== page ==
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Food glossary

Apricot

Apricot

Not widely known in Europe until the 15th century. These yellow to pale orange fruits have a velvety skin. They are available from May to September. As a rule the stronger the apricot colour, the sweeter the fruit. Apricots are a rich source of vitamin A. Canned, halved apricots are also available.

Uses:
Flans, tarts, creams, ice cream, fool, compôte, mousse, soufflé, crumble, crème brûlée or as a preserve.

To store:
Unripe apricots should be kept at room temperature. When ripe place in the fridge and use within 3 days.

To prepare:
Wash the apricots, half them and discard the stone. If not to be used immediately the cut surfaces can be brushed with lemon juice to prevent browning. To skin an apricot, cover with boiling water for 30 seconds, plunge into cold water and dry before pulling off the skin.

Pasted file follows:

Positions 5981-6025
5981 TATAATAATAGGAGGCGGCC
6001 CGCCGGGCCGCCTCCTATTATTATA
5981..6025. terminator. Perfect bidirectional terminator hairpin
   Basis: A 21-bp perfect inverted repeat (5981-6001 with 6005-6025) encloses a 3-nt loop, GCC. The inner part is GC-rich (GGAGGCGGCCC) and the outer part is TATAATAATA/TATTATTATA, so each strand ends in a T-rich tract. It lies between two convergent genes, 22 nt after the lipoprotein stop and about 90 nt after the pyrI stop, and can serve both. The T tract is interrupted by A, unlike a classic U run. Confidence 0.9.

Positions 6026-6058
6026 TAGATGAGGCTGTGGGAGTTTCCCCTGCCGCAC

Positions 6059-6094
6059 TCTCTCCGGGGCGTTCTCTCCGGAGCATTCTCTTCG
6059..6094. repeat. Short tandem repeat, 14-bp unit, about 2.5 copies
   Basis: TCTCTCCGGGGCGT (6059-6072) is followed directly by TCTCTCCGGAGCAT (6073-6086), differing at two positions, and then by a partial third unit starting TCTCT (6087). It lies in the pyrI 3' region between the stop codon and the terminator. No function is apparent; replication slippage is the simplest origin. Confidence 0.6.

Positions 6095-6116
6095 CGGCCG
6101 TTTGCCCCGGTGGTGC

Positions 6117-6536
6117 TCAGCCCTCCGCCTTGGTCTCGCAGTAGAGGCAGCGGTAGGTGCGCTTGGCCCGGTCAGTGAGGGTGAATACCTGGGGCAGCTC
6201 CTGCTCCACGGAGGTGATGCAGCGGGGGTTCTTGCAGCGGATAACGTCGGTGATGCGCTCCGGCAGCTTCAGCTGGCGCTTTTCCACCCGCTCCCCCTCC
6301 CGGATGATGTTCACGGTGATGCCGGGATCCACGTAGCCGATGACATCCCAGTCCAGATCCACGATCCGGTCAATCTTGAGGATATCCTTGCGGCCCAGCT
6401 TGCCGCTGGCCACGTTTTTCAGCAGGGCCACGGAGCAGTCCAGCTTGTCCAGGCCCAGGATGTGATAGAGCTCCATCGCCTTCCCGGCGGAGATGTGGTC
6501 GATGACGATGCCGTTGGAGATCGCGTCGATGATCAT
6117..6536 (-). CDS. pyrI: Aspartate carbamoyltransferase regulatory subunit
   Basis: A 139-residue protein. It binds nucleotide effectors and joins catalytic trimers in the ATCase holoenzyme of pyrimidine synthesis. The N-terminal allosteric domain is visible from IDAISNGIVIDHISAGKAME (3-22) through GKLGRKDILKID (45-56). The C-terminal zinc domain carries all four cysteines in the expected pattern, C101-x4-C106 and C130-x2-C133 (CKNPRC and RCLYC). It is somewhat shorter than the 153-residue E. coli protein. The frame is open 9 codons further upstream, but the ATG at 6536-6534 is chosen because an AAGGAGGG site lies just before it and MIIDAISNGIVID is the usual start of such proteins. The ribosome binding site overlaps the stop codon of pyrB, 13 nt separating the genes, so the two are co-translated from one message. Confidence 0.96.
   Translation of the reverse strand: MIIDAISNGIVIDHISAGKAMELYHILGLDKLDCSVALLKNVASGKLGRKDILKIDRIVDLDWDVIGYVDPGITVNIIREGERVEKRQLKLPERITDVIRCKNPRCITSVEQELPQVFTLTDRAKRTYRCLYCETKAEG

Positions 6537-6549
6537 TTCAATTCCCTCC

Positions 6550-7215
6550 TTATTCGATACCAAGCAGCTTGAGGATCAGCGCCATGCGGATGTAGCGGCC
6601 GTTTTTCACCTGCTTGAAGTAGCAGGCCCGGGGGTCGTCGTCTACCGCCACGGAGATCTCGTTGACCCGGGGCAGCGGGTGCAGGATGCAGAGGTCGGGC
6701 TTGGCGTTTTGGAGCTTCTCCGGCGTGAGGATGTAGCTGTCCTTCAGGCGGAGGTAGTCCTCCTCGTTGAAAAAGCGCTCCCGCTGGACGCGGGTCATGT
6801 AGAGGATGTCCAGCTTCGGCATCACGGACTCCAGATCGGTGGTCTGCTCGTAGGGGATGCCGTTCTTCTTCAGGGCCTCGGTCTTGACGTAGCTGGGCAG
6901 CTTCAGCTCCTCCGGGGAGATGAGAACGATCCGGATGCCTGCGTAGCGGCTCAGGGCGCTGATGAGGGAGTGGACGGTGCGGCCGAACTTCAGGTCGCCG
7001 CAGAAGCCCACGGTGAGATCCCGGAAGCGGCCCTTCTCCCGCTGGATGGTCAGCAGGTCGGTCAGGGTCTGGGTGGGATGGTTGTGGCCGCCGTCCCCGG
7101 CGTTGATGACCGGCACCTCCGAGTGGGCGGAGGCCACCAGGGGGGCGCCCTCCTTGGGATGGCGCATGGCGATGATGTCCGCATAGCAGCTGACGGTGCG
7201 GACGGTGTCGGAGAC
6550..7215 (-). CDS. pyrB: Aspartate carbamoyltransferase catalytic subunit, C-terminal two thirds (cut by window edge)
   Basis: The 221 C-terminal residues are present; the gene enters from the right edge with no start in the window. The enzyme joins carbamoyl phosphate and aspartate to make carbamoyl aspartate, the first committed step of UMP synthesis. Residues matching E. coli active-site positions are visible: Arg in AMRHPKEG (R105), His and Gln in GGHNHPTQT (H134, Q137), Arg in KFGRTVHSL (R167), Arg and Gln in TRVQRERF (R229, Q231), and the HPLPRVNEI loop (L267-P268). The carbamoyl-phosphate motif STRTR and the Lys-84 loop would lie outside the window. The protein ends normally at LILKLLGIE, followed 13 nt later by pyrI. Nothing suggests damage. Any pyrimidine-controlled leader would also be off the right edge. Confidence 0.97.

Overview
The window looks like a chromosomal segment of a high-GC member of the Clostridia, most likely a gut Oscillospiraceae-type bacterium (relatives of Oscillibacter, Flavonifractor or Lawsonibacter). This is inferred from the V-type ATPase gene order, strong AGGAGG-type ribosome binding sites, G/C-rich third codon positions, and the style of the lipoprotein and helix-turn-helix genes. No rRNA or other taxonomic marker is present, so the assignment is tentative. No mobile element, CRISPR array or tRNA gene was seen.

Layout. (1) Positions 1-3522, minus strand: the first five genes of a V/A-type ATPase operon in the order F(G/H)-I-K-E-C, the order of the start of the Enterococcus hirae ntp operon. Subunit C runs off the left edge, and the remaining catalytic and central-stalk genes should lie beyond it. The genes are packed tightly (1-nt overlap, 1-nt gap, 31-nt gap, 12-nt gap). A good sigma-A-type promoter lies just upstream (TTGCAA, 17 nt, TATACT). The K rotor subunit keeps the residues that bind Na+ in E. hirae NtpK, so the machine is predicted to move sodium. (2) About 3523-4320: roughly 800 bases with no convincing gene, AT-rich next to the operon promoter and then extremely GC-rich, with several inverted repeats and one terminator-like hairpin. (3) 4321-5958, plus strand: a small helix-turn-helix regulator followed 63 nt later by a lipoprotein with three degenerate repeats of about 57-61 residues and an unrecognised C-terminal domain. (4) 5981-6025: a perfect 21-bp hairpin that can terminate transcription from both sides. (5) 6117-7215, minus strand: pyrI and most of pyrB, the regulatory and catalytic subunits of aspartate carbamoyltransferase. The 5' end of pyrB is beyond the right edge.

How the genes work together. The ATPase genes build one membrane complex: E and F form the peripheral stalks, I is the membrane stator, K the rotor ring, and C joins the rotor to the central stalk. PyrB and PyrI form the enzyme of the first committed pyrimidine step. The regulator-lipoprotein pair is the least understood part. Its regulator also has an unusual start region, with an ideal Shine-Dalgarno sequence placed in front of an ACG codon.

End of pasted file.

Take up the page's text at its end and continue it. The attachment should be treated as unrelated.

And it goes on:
To cook:
Wash, halve and stone some fresh apricots. Simmer in a little water until tender and then add sugar to taste. For added flavour add thinly peeled lemon zest to the apricots.

Semi-dried apricots

These apricots are carefully selected fruit that are ready-to-eat with no need to soak. They are cleaned, washed and blanched making them soft and succulent. They are then foil packed to seal in the flavour.

Uses:
Ideal as a snack food or in children's lunch boxes or in picnics. Can be chopped and included in cake or dessert recipes. In savoury dishes for stuffings, sauces and in salads.

To store:
Store in a cool, dry place. Keep in an airtight container after opening.